By their very nature, the public has far less visibility into private companies. Any public statements of regarding financials are purely voluntary, and there is not the threat of shareholder lawsuits to enforce strict representation of relevant information. Until they either go public or file for bankruptcy, you just don’t get any real view into their inner workings.
That being said, something is definitely up at Cypress Creek Renewables, which yesterday announced the biggest sweep of management in the U.S. solar industry at least since Ahmad Chatila stepped down as President and CEO of SunEdison three years ago.
Here’s what we do know: Cypress Creek was heavily involved in developing projects through the Public Utilities Regulatory Policy Act of 1978 (PURPA), and when PURPA implementation was dismantled in several states, volumes deployed under the policy fell sharply.
In late January the company announced that it would sell 580 MW of projects to British infrastructure company Cubico Sustainable Investments, and then laid off an estimated 20% of its workforce.
And now, slightly more than four months later, the entire top management of the company has been replaced.
Takeover by Point Reyes/former AES team
Those replaced in the coup represent much of the senior and original leadership of Cypress Creek, which has grown rapidly from its founding in 2014 to become the 2nd-largest developer of utility-scale solar projects in the United States, according to Wood Mackenzie Power & Renewables.
This includes Matt McGovern, who co-founded the company and has served as CEO since its inception, President Michael Cohen, who also also served this entire time, and board chair Ben Van de Bundt.
The team that replaces them comprises Sarah Slusser as CEO and director, Rebecca Cranna as interim chief operating officer and Kim Oster as interim chief strategy officer. Besides having the distinction of being three women – a rare thing given the male domination of U.S. solar executive positions – the four are notable for their backgrounds.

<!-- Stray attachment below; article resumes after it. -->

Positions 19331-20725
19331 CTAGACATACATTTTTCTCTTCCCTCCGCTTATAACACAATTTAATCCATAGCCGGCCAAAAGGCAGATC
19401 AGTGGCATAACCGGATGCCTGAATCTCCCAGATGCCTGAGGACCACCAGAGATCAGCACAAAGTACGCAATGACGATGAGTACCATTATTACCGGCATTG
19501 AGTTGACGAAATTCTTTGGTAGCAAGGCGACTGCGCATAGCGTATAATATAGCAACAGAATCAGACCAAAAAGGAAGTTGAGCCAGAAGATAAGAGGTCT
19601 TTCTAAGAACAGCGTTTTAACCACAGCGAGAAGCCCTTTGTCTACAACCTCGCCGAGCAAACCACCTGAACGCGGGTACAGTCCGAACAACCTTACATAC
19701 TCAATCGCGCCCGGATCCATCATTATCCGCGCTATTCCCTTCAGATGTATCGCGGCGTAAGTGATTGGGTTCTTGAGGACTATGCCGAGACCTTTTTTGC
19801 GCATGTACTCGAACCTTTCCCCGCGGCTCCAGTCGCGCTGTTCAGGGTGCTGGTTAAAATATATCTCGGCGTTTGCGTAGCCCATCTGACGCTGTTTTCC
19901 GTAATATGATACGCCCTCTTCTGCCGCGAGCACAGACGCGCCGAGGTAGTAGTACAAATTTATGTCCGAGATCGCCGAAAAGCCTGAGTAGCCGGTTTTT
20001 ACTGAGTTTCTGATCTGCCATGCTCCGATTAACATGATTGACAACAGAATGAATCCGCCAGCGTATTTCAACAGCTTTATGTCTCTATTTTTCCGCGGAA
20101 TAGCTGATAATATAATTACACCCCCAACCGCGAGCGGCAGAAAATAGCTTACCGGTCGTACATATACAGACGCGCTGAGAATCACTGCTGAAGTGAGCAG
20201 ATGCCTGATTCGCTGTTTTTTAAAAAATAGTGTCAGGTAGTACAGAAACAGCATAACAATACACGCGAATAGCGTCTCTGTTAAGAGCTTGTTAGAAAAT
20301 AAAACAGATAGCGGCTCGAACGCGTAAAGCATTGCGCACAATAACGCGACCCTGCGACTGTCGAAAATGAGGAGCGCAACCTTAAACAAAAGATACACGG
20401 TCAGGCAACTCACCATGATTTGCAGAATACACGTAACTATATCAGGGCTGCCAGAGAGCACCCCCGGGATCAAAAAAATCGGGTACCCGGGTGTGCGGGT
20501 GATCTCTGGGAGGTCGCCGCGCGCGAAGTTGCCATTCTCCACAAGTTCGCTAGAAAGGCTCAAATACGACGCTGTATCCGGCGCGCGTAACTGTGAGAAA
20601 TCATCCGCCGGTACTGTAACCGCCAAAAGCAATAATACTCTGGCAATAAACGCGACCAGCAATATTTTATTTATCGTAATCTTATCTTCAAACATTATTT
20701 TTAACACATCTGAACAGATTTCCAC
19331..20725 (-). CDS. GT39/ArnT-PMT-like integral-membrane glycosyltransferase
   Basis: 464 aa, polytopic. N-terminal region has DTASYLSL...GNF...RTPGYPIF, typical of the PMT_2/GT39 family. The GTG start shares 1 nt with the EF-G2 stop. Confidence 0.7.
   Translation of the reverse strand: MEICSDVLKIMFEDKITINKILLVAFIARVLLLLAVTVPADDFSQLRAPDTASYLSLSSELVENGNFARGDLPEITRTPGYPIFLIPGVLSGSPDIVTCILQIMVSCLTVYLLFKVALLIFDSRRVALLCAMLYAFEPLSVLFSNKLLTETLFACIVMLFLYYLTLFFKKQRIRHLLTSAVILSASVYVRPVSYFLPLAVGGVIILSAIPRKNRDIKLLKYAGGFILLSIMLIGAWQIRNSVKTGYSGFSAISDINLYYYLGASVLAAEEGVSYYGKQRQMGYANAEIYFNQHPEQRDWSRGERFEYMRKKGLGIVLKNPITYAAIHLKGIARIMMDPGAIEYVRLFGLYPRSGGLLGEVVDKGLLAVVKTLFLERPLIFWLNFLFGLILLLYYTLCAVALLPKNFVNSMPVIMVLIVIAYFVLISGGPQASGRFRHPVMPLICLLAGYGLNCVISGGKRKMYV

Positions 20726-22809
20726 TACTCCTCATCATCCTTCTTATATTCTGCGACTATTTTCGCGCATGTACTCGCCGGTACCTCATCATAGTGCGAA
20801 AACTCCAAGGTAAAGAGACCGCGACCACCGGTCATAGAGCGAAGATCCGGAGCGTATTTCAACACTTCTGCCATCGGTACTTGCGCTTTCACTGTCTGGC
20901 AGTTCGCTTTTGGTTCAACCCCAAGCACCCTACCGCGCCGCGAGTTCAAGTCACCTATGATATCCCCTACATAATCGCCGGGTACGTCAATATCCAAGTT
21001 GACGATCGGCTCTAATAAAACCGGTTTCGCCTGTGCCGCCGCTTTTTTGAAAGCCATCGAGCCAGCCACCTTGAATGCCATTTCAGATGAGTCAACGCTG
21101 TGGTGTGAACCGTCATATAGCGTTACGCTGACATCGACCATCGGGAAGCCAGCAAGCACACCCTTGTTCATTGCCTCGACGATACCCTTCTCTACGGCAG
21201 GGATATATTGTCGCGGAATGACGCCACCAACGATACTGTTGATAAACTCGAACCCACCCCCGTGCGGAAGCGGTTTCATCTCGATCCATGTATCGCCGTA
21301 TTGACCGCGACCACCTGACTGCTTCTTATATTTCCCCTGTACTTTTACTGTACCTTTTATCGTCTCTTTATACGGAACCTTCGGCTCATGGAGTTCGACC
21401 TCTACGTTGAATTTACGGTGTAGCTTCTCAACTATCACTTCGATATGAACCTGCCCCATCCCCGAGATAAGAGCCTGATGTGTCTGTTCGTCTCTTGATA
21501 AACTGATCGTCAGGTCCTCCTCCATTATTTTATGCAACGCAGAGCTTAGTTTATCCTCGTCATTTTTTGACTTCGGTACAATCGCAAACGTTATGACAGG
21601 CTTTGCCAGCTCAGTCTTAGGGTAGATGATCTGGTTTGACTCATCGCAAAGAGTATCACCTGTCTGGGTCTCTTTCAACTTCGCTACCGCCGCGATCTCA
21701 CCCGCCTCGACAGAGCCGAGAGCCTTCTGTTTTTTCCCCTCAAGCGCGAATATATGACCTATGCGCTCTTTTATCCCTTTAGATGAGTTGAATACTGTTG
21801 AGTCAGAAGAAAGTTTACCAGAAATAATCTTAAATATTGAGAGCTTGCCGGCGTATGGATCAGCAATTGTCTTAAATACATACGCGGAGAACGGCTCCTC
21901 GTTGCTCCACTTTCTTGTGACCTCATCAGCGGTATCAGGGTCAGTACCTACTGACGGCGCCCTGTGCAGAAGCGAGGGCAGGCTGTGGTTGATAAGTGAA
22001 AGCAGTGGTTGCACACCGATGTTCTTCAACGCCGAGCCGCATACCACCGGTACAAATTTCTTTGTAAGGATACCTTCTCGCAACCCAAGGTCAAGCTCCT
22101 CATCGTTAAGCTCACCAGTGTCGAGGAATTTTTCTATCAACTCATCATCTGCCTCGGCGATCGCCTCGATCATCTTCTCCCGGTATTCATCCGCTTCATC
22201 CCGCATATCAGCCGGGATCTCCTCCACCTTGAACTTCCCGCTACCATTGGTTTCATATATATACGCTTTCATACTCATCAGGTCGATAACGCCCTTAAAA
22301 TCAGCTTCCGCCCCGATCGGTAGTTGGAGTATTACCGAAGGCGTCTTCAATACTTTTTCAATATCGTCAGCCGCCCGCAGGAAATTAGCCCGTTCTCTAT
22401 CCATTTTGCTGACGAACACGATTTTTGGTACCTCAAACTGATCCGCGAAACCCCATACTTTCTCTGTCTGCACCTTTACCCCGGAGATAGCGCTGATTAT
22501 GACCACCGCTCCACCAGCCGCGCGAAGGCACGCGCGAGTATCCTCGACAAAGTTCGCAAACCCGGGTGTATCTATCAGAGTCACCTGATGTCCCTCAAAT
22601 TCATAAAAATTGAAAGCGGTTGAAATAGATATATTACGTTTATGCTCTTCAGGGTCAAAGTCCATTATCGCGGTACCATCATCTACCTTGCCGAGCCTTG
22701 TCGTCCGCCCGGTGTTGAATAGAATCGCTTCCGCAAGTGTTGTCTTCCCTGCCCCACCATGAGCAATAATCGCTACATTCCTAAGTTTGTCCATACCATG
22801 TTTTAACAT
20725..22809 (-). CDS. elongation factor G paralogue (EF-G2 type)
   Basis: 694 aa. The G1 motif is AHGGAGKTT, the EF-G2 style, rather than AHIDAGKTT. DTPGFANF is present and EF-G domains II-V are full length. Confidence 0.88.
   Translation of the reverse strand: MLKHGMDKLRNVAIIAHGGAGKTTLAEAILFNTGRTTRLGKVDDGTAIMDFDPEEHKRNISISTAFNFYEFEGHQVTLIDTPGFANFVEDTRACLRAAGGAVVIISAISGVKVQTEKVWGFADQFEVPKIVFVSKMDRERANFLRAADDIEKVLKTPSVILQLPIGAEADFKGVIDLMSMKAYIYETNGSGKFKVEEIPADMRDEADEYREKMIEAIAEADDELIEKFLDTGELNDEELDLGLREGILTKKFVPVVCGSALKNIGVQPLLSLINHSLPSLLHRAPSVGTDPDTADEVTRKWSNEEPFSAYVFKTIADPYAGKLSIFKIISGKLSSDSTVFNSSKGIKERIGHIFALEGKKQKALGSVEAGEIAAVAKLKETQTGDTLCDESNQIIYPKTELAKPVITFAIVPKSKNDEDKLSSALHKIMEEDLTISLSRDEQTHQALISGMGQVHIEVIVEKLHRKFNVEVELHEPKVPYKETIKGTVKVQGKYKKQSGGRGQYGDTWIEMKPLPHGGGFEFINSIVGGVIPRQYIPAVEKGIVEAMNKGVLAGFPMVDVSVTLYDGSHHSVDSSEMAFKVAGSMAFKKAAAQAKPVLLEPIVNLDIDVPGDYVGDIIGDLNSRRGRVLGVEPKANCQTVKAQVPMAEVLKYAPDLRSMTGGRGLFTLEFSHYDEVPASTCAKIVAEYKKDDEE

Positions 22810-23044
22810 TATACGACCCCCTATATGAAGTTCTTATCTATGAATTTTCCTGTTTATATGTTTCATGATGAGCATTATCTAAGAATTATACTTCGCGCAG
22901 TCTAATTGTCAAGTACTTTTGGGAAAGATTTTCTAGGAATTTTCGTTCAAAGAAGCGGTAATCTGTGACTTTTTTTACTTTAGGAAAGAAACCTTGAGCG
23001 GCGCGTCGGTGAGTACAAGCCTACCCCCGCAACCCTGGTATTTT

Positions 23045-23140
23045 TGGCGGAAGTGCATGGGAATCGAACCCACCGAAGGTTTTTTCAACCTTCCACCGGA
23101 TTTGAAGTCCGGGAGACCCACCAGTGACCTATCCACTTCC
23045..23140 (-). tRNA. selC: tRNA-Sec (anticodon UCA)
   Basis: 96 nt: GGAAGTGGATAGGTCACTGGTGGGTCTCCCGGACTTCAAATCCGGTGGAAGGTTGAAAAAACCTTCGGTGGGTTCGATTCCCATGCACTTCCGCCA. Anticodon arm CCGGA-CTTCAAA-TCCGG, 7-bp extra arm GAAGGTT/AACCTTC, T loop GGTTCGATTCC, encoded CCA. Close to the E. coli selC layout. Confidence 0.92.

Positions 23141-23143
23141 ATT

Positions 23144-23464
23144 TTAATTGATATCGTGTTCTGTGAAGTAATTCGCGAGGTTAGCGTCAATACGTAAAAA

All four are power industry veterans, and all served for more than a decade together at AES Corporation, and all are partners at development/advisory firm Point Reyes Energy Partners, with Oster serving as founding partner.
There is also a connection to TerraForm Power, the first solar (later solar + wind) yeildco which was created by SunEdison. Incoming Board Chair Ned Hall served on the board of TerraForm Power, and Rebecca Cranna, who as chief financial officer, guided TerraForm Power and Global through the difficult period between the collapse of sponsor SunEdison and the company’s acquisition by Brookfield.
Signs of change
Cranna’s position is particularly notable given her experience at TerraForm Power, and both her appointment and the rapid turnover – with no period of transition between the old and new executives mentioned – are notable. But what direction this change is to take is unclear, and new CEO Slusser suggests that the company plans to keep growing.
“The Cypress Creek team has built a remarkable foundation,” said Slusser. “Becky, Kim and I are excited to lead the company during this next chapter and to build on this strong foundation to achieve top- and bottom-line growth and continue to drive the expansion of solar power across the United States.”
However, it is important to note that both Cranna and Oster have interim roles. Whatever is going on inside the board room and executive offices of Cypress Creek, one can be certain that change is afoot.
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Why should it matter that they are women? Are you doubtful of their performance? This identity politics just smears your fine journal.
We cover social angles in the solar industry, including discrimination lawsuits and the demographics of who gets hired for what positions, in addition to our policy, market and technology stories. You may have missed our recent coverage of how white and male executive positions in the solar industry are, despite this story being linked to in this article.
And while it is a clever tactic to imply that I am doubtful of the performance of these women in order to shut down such conversations, it is also disingenuous.
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